Pacific worker scheme rolls out

Good news: About eight Goulburn Valley growers have used the Pacific Australia Labour Mobility scheme so far, with more than 400 workers brought out on this year’s program intake, an increase from around 100 last year. Photo by Megan Fisher

Fruit Growers Victoria says the Pacific Australia Labour Mobility scheme is alleviating workforce pressures for Victorian fruit growers.

The scheme allows eligible Australian businesses to hire workers from nine Pacific islands and Timor-Leste when there are not enough local workers available.

Eligible businesses can recruit workers for seasonal jobs for up to nine months or for longer-term roles for between one and three years in unskilled, low-skilled and semi-skilled positions.

FGV chairman Mitchell McNab said the PALM scheme, formerly known as Seasonal Worker Program, had helped several growers across the Goulburn Valley and southern Victoria.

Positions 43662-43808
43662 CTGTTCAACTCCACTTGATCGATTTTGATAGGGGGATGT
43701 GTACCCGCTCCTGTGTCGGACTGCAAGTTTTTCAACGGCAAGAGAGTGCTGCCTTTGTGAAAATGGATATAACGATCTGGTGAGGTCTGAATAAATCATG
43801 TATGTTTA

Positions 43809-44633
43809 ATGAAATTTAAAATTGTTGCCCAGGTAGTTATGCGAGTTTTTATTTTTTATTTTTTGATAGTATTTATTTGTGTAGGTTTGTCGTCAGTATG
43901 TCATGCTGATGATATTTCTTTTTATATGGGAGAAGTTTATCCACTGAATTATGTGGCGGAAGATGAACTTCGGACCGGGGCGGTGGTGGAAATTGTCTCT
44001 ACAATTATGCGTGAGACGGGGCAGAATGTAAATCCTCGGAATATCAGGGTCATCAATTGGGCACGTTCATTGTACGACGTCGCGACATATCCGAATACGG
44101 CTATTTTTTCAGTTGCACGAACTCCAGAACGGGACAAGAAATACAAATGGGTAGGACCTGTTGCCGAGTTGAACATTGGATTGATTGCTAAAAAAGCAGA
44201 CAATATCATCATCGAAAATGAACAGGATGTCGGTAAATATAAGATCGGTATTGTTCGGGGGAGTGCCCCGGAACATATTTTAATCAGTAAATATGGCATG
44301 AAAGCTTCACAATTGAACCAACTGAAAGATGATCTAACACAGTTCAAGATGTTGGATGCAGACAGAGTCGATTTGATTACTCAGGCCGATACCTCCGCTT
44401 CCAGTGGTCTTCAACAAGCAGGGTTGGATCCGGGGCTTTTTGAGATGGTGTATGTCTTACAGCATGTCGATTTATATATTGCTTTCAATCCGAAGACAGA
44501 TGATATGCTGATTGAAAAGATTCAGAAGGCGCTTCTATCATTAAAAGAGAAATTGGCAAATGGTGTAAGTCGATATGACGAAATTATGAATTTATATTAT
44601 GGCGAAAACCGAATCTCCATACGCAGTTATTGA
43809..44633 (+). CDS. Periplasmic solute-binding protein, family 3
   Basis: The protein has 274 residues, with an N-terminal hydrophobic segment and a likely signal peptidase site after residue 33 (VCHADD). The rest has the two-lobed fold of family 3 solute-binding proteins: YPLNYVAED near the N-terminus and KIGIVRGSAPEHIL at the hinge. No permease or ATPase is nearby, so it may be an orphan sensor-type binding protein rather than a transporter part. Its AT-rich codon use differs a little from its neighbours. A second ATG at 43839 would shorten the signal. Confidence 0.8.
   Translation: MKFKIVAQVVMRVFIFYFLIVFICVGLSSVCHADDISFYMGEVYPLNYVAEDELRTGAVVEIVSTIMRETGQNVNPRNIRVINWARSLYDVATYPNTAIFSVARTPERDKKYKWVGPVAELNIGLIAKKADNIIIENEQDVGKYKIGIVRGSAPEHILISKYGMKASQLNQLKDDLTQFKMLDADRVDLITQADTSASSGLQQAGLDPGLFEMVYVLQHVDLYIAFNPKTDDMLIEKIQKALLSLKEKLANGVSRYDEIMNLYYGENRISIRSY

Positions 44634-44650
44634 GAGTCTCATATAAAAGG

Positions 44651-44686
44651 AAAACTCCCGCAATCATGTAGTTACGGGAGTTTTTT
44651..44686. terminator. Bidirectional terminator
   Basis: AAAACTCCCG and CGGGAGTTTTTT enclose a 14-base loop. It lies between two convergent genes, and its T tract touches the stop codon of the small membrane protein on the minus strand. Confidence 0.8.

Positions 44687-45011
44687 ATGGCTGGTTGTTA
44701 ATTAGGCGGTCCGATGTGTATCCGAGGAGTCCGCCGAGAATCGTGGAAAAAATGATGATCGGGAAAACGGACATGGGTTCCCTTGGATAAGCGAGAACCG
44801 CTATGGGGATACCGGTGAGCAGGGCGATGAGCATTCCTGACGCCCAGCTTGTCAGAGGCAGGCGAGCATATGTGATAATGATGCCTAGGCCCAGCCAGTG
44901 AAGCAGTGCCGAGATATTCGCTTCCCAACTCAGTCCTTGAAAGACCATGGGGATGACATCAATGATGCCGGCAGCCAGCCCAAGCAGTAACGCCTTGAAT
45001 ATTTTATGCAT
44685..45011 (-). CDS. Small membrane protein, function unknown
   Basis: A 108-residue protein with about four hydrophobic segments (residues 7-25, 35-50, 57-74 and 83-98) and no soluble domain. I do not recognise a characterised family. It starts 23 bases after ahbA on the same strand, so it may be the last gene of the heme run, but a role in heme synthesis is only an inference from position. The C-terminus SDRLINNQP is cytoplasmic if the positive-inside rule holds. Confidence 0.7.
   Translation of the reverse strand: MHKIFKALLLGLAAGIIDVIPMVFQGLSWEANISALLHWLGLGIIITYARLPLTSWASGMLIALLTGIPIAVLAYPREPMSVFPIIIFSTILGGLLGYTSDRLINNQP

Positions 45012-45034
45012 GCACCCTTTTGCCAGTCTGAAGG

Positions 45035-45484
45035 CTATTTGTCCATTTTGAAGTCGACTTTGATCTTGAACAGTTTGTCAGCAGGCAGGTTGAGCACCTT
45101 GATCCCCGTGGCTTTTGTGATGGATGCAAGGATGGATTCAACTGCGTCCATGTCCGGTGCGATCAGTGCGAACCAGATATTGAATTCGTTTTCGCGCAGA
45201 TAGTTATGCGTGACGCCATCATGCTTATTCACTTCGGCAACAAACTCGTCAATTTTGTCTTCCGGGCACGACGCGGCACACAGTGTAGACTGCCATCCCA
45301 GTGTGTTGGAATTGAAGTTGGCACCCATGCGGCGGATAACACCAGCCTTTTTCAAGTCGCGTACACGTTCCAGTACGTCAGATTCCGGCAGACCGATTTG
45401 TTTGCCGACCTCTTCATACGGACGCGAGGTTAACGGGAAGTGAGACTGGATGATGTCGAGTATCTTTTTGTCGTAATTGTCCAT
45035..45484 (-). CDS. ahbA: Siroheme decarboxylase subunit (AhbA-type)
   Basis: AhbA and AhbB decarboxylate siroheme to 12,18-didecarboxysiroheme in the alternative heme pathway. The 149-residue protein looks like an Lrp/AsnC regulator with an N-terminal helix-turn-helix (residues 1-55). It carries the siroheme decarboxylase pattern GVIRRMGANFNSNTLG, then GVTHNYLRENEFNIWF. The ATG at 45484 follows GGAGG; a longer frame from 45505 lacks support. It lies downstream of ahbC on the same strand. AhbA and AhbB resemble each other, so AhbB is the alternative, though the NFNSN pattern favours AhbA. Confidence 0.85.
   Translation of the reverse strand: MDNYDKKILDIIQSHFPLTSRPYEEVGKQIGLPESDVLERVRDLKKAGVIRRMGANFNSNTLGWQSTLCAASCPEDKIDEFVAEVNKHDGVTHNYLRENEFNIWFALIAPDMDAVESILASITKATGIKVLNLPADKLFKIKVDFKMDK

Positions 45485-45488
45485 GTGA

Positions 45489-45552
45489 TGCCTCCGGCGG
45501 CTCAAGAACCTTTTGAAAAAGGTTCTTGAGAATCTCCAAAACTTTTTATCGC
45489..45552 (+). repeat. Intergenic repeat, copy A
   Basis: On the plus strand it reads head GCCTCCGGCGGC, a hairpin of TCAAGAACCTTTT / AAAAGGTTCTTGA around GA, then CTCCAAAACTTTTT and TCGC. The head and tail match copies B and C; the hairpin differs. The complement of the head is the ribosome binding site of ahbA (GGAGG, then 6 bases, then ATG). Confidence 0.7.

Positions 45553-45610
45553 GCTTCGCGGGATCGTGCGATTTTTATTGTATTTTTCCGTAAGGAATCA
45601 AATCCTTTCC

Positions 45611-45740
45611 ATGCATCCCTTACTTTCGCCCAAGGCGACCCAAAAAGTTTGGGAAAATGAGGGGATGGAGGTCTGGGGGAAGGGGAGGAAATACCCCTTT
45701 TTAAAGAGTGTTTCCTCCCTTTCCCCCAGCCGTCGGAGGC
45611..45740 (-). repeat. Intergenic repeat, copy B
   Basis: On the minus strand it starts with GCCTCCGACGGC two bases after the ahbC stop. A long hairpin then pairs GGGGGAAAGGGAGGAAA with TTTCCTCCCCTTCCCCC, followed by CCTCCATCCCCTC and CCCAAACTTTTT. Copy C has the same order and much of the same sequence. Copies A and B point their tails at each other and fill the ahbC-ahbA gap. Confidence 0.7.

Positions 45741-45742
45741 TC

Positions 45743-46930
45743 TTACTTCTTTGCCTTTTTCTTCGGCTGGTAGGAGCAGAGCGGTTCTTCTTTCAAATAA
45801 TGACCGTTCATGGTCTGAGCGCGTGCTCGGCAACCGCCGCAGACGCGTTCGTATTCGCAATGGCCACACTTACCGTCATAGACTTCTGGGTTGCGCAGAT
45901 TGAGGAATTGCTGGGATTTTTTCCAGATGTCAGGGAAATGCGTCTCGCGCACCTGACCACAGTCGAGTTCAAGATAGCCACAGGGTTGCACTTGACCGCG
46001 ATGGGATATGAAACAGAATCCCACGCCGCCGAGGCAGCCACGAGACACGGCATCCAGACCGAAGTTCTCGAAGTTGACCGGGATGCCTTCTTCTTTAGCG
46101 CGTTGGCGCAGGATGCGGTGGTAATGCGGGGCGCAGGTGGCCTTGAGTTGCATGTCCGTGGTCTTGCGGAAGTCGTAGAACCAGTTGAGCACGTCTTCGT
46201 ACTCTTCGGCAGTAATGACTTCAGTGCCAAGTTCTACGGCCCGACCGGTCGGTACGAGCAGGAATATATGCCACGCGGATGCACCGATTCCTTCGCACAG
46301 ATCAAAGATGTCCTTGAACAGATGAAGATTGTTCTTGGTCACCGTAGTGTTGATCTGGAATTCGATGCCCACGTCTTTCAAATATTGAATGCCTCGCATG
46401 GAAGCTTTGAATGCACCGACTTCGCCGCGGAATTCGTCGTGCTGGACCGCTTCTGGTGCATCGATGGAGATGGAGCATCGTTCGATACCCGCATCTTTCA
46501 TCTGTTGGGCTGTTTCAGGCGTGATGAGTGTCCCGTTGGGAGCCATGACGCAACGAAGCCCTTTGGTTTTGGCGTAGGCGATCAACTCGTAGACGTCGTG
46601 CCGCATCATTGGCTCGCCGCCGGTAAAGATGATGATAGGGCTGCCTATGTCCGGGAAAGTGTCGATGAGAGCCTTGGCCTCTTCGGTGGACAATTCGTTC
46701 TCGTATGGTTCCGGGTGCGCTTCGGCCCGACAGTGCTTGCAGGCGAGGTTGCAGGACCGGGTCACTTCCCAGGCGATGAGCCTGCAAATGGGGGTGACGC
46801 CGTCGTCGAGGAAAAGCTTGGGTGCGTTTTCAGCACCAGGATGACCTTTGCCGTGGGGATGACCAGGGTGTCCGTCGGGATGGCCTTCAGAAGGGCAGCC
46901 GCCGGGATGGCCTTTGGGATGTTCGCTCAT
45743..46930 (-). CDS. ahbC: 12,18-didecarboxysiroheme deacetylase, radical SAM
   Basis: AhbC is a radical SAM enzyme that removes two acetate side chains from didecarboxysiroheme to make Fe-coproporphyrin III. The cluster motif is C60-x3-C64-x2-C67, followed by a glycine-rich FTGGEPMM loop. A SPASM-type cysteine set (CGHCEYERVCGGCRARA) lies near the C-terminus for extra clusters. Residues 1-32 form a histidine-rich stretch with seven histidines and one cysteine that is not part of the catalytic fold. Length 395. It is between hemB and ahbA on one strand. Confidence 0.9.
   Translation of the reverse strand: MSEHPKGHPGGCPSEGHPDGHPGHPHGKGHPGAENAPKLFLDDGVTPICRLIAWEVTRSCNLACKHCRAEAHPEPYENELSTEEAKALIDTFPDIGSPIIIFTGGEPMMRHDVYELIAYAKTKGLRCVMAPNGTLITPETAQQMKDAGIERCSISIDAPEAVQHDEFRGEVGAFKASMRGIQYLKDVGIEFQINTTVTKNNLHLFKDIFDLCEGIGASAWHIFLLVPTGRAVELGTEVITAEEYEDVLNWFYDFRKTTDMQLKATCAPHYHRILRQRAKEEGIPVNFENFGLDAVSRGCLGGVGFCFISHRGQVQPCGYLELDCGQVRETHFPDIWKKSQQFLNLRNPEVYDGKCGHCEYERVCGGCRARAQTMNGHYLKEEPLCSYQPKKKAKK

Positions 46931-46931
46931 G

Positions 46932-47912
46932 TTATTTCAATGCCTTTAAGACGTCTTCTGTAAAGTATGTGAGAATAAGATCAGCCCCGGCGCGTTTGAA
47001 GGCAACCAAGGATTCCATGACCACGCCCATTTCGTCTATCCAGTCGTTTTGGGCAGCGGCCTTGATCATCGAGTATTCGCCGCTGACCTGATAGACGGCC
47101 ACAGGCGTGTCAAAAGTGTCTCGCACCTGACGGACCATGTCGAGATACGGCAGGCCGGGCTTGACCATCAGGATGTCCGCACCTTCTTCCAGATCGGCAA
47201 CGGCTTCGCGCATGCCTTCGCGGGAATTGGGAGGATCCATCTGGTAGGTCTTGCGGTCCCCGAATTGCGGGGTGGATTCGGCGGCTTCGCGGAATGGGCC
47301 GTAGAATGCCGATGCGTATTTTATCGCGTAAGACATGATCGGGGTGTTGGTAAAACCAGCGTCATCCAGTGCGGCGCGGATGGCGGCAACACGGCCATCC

“About eight growers have used the program in the Goulburn Valley so far,” Mr McNab said.

“Overall, 400 workers have been brought out on this year’s program intake, an increase from around 100 last year.

“We’re hopeful that this rate of expansion can continue.”

Mr McNab called on the Federal Government to ensure changes to the program proposed for next month bring greater access and flexibility for growers.

“We want PALM to be accessible to all our grower members, not just the large operators,” he said.

“The workforce need is great across the whole industry, and the program should be designed with the flexibility to ensure it’s useable by smaller family farming operators.

“We’re keen to work with government on any program design issues that need fixing as it rolls out.”

Mr McNab said robust oversight and compliance systems were needed to ensure workers brought in under the program were well treated.

“As an industry, we’re concerned that this option won’t continue to be available if there are found to be cases of worker mistreatment under the seasonal worker program.

“FGV is doing all we can to educate our growers about the proper use of these options, so they are legally compliant and meeting the ethical standards of the community.

“However, there needs to be a strong system in place so the responsible department can make sure rogue operators aren’t misusing the program.”